GERM 1169: Contemporary Germany in Europe
Dr. Shane Peterson selected four prints by German artist Käthe Köllwitz for an Object Study Session at the Benton. Before coming to class, students listened to a podcast about the artist. At the museum, students spent time describing, analyzing, and interpreting the prints with a worksheet, which became the basis for discussion.

ILCS 1145: Elementary Italian I
Graduate assistant Jeanne Bonner brought her Italian language class for a focused discussion of the painting Saint Sebastian (c. 1630). Using the Critical Lookingframework, students analyzed the artwork and considered topics such as its site(s) of display, its potential meaning for viewers in seventeenth-century Italy, the painting’s status as a copy, and the significance of Saint Sebastian today. The visit concluded with a lesson in ItalianIns


Image Credits: Konishi Hirosada (Japanese, active 1826-1863, died c. 1865), Actors Nakamura Utaemon IV as Danshichi no Mohei and Nakayama Nanshi II as Iwaiburo Tomi, 1851. Woodblock print. The George Lincoln Collection of Japanese Woodcuts.

Curricular Exhibitions

The Balcony Gallery and Study Gallery are available for short-term exhibitions that support UConn courses. Benton staff work with faculty to select objects, which can be displayed for sustained engagement by students and the UConn community. Recent collaborators include the African American Cultural Center, School of Nursing, and the Department of Art & Art History. Contact Amanda Douberley, Assistant Curator/Academic Liaison, at least one semester prior to the desired exhibition date.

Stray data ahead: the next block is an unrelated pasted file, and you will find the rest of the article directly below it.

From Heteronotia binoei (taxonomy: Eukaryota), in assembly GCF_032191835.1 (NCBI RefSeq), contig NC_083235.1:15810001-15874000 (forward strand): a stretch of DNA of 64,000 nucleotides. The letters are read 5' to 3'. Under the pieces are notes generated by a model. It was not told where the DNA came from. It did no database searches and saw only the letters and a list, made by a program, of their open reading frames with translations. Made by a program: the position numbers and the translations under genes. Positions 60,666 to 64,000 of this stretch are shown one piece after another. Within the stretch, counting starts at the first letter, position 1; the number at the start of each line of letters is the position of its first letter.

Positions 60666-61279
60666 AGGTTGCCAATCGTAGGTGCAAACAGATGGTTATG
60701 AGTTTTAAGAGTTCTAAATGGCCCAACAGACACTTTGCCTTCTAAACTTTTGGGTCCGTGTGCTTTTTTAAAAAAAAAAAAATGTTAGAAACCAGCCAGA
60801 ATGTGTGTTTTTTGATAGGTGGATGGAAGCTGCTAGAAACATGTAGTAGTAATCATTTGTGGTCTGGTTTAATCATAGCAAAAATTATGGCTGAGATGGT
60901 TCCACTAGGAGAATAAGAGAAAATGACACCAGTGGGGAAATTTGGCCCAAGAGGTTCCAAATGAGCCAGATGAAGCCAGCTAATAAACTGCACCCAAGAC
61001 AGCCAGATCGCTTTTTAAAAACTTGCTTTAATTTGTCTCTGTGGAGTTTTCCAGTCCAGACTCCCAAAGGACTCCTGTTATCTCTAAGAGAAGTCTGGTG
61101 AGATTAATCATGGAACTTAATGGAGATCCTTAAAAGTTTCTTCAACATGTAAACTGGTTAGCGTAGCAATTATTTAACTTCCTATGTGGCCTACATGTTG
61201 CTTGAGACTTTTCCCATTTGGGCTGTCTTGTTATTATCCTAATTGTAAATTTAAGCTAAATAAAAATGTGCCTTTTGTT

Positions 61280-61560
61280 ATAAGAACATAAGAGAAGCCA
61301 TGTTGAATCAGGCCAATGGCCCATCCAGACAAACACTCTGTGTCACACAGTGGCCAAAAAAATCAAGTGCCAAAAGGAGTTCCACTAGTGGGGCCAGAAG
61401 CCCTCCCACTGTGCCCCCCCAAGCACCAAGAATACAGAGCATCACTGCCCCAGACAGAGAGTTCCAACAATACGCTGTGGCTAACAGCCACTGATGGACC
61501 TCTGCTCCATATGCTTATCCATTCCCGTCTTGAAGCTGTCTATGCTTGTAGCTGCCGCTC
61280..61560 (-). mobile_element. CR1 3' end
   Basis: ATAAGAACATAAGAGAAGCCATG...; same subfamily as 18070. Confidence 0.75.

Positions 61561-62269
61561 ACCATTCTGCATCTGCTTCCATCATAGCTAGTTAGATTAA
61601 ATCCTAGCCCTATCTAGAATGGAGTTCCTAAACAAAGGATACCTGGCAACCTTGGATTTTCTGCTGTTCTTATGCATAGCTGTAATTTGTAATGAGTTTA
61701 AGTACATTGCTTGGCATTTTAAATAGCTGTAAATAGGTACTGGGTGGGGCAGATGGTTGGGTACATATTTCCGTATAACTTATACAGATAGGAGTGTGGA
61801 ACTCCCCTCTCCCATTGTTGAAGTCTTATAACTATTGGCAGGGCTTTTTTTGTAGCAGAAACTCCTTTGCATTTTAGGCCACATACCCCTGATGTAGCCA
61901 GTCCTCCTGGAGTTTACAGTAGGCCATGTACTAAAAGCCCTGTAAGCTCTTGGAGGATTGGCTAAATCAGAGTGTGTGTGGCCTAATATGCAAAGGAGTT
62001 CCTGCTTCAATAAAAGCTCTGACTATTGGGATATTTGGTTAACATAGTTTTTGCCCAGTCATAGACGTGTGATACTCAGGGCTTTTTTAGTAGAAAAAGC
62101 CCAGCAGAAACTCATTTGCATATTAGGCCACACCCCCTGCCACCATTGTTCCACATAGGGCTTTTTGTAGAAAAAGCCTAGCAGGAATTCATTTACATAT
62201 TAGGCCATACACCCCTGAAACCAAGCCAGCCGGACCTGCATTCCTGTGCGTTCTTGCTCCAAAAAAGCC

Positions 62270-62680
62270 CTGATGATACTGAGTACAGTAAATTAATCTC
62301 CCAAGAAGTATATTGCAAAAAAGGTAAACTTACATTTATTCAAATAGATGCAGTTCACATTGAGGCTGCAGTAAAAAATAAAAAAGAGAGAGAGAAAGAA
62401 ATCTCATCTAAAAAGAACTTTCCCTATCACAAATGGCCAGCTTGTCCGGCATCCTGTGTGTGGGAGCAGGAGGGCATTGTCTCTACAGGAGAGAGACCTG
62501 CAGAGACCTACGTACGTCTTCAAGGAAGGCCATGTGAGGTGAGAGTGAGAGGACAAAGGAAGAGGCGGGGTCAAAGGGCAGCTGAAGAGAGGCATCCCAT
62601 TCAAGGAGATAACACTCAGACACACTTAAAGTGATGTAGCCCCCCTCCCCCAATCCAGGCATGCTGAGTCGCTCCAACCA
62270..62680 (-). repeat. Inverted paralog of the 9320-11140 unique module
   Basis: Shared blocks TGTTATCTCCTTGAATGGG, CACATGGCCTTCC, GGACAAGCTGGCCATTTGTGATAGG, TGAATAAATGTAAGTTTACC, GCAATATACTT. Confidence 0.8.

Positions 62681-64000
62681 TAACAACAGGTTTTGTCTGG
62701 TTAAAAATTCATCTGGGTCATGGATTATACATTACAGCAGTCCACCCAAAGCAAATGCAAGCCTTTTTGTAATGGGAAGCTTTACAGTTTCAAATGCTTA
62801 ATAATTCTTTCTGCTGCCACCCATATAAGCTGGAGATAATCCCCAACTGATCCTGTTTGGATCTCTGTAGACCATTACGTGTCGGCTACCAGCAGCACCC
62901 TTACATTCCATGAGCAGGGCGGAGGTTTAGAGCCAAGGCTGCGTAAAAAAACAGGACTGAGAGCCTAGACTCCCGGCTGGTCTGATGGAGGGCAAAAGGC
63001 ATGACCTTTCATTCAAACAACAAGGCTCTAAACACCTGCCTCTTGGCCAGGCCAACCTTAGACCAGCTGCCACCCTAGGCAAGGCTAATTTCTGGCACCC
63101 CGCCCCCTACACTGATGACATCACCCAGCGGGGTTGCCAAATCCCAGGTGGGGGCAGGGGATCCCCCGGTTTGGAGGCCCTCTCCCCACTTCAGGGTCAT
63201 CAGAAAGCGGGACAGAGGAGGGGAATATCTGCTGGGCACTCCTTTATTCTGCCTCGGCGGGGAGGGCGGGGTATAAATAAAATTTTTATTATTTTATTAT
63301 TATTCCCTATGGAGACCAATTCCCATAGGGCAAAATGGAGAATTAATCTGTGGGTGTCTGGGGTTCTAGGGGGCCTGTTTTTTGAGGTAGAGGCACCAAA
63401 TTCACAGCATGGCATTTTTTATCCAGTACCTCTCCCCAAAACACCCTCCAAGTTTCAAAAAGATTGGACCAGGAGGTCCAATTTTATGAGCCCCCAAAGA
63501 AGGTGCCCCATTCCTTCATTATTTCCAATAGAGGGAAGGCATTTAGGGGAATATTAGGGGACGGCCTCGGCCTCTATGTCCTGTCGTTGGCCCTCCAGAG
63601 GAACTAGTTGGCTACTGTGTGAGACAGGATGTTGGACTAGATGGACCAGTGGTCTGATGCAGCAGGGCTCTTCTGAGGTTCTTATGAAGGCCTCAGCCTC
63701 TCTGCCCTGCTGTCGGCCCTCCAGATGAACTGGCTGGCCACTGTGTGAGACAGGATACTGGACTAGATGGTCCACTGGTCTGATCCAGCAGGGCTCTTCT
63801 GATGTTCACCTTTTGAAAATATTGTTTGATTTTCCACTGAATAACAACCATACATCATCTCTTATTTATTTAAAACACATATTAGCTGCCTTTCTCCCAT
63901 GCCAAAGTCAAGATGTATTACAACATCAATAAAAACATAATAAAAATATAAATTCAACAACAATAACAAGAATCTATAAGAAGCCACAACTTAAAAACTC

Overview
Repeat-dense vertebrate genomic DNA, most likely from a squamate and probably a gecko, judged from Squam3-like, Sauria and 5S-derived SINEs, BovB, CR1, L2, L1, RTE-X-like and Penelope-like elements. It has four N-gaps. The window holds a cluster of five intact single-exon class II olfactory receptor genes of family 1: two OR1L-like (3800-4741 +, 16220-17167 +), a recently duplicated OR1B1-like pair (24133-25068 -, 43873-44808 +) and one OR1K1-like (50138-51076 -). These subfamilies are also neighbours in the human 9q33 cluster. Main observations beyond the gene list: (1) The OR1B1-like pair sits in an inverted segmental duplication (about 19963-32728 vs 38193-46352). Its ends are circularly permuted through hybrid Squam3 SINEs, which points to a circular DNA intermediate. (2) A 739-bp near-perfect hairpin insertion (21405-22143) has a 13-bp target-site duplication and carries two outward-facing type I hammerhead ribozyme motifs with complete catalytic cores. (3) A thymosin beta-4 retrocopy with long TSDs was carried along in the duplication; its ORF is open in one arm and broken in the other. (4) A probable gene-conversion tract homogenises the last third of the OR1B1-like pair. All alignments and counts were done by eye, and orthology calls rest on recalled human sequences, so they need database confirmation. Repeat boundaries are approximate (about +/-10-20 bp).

Image Credits: Giulio Cesare Procaccini (Italian, 1574-1625), Study of Arms. Sanguine on laid paper. Gift
of Friends of the Museum.

Object Study Sessions

Only a small percentage of the Benton’s permanent collection is on display at any given time.  Faculty may request objects from storage for class meetings at the Benton.  Plan your visit by searching our online database and use the request form to schedule a study session.  Advance notice of at least four weeks is recommended. Contact Amanda Douberley, Assistant Curator/Academic Liaison, for more information.


Image Credits: Reginald Marsh (American, 1898-1954), Joan (The Tabloid), 1931. Etching. Gift of Helen
Benton Boley.

Class Visits

We welcome class meetings in the Benton galleries that engage temporary exhibitions as well as the permanent collection.  Faculty may schedule a self-guided visit, or work with museum staff to facilitate discussion and craft related assignments.  For sample lesson plans and activities, visit our Instructor Toolkit page.

Use the request form to schedule your class visit, which is required for groups of more than ten people (including self-guided class visits).  Advance notice of at least two weeks is recommended to ensure availability of gallery space and personnel.  Contact Amanda Douberley, Assistant Curator/Academic Liaison, for more information.


Image Credits: Martin Johnson Heade (American, 1819-1904), Rye Beach, New Hampshire, 1863. Oil on canvas. The Louise Crombie Beach Memorial Fund.